DC Circuit Court upholds Metro decision to deny Archdiocese 'Find the Perfect Gift' advertisement

The D.C. Circuit Court has upheld a decision by WMATA, denying an advertisement from The Archdiocese of Washington because it "depicts a religious scene."

The Archdiocese said it filed its case in federal court challenging Metro's advertising guidelines after an ad promoting its annual "Find the Perfect Gift" initiative was rejected last fall.

RELATED: Archdiocese of Washington sues Metro after ad that 'seeks to promote religion' rejected

The ad in question appears to depict the Three Wise Men, with the words "Find the Perfect Gift."

The ad includes a web address and a social media hashtag that can help people find Catholic Churches, locations for Mass, and other content promoting the Catholic Church.

"In 2015, WMATA changed its advertising policy to prohibit issue-oriented advertising, including political, religious and advocacy advertising," Metro officials said in a written statement to FOX 5. "The ad in question was declined because it is prohibited by WMATA's current advertising guidelines."

The D.C. Circuit court upheld WMATA's decision on Tuesday. Supreme Court Judge nominee Brett Kavanaugh was on the panel hearing the case but did not give a response in the decision.

The large point of contention was a 2015 WMATA adopted the "Guidelines Governing Commercial Advertising," which the Court says uses "broad subject-matter prohibitions in order to maintain viewpoint neutrality and avoid ad hoc bureaucratic determinations about which ads are benign and which are not."

The specific by-law, Guideline 12 states: "Advertisements that promote or oppose any religion, religious practice or belief are prohibited."

Metro enacted the ban after a pro-Israel group wanted to post ads featuring the Islamic Prophet Muhammad.

In the Archdiocese argument, "The rejected ad conveys a simple message of hope, and an invitation to participate in the Christmas season. Yet citing its guidelines, WMATA's legal counsel said the ad 'depicts a religious scene and thus seeks to promote religion,'" said Ed McFadden, the secretary for communications for the Archdiocese of Washington in a written statement.

"To borrow from a favorite Christmas story, under WMATA's guidelines, if the ads are about packages, boxes or bags… if Christmas comes from a store … then it seems WMATA approves. But if Christmas means a little bit more, WMATA plays Grinch," he said.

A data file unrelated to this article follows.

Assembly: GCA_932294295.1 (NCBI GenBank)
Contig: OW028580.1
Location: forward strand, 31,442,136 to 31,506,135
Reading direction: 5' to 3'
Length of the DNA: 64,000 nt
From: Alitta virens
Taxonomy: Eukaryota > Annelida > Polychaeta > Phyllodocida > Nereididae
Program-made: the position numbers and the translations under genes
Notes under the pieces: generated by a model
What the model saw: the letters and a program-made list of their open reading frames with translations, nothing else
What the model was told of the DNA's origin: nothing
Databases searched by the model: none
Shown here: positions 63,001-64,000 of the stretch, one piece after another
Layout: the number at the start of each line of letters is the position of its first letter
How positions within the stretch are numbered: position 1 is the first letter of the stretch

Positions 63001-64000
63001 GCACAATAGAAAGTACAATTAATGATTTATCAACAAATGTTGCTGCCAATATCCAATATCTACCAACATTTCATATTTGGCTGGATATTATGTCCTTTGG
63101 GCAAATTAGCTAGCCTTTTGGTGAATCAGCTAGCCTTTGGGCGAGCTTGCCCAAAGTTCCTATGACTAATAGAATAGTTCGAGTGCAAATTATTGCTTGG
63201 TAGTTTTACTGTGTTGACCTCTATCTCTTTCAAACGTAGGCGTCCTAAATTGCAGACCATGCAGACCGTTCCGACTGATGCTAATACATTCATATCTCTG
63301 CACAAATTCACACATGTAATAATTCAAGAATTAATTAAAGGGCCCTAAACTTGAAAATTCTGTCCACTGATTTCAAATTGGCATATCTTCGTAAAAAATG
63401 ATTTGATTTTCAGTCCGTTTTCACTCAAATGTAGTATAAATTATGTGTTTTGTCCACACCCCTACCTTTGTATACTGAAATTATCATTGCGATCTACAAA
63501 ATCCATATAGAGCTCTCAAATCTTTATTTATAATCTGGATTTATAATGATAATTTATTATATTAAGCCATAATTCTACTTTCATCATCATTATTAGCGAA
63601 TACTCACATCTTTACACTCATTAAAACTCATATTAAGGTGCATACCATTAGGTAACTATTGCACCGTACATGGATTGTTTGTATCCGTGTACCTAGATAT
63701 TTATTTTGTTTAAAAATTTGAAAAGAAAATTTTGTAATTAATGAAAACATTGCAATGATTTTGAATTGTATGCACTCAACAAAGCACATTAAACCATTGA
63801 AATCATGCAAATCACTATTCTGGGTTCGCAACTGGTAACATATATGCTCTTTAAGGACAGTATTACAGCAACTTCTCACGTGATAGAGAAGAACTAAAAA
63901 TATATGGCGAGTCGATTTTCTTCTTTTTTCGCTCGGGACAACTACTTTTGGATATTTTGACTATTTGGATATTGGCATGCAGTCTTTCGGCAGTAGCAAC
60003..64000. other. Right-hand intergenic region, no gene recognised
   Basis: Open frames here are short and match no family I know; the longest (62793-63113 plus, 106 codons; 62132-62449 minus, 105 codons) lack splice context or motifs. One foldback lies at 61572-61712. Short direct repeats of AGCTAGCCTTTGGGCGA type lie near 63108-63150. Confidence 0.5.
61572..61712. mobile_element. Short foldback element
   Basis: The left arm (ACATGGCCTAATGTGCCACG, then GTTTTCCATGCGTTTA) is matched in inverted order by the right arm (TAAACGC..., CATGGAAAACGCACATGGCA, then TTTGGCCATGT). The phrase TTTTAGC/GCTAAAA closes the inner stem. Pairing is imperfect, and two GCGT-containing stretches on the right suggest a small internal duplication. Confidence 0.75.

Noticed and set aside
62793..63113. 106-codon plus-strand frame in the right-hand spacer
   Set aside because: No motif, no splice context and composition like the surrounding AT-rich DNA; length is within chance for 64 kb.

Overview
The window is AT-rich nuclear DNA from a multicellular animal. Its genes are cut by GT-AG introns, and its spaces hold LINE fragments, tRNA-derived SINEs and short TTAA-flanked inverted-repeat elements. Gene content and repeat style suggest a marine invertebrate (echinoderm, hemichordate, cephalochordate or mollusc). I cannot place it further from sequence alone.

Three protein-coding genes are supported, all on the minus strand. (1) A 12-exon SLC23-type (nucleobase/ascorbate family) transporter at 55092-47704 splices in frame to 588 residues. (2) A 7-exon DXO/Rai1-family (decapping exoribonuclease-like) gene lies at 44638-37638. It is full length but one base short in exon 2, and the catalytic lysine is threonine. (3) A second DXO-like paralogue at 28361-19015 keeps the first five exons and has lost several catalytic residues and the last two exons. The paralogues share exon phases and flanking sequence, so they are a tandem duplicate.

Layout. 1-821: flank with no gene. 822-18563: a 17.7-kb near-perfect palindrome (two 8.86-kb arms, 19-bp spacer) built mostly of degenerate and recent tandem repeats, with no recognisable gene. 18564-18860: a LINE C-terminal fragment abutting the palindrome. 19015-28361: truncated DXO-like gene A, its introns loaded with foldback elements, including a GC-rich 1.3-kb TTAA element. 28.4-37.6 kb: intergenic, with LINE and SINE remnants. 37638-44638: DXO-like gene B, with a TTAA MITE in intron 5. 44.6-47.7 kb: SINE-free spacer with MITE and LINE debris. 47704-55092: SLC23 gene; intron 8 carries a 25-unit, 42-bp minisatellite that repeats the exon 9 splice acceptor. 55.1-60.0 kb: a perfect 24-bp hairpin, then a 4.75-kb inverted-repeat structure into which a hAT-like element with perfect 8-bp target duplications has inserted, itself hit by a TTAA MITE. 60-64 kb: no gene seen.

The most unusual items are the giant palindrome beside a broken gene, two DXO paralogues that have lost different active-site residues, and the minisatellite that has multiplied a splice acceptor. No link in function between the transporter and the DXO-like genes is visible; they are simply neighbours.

In a decision in December, a federal judge denied the Archdiocese's request for an injunction that would require Metro to post the ads. The judge found that since Metro's guidelines are broader and do not target a specific religion or view, the decision was likely legal.

"We are disappointed that the federal court denied our emergency request for an injunction," said Ed McFadden, the Secretary for Communications for the Archdiocese of Washington.

"Guideline 12 does not function to exclude religious viewpoints but rather proscribes advertisements on the entire subject matter of religion," said the Tuesday Court decision from Judge Robert Wilkins.

"The Archdiocese's "Find the Perfect Gift" ad is not primarily or recognizably about charitable giving, as it is not primarily or recognizably about opening hours or places to visit.... The Archdiocese's ad is a religious ad, an exhortation, repeatedly acknowledged by the Archdiocese to be part of its evangelization effort to attend mass at Catholic churches in connection with Advent," said Wilkins.

The Archdiocese has argued that allowing shops and items for sale for Christmas promote the commercialization of the holiday.

To which, Judge Wilkins responded, arguing Metro's stance to allow advertisements on things rather than ideas.

"Commercial advertisements are designed to sell products: As the district court observed in noting the Archdiocese's evidentiary shortcomings for its argument that WMATA accepts advertisements that promote the commercialization of Christmas, commercial advertisements "proclaim: Shop Here! Buy This!" while saying nothing about the sellers' viewpoints on how Christmas should be observed," he said.

This isn't the first lawsuit WMATA has faced on the issue. In August, the American Civil Liberties Union sued, accusing WMATA's policy of infringing on First Amendment rights.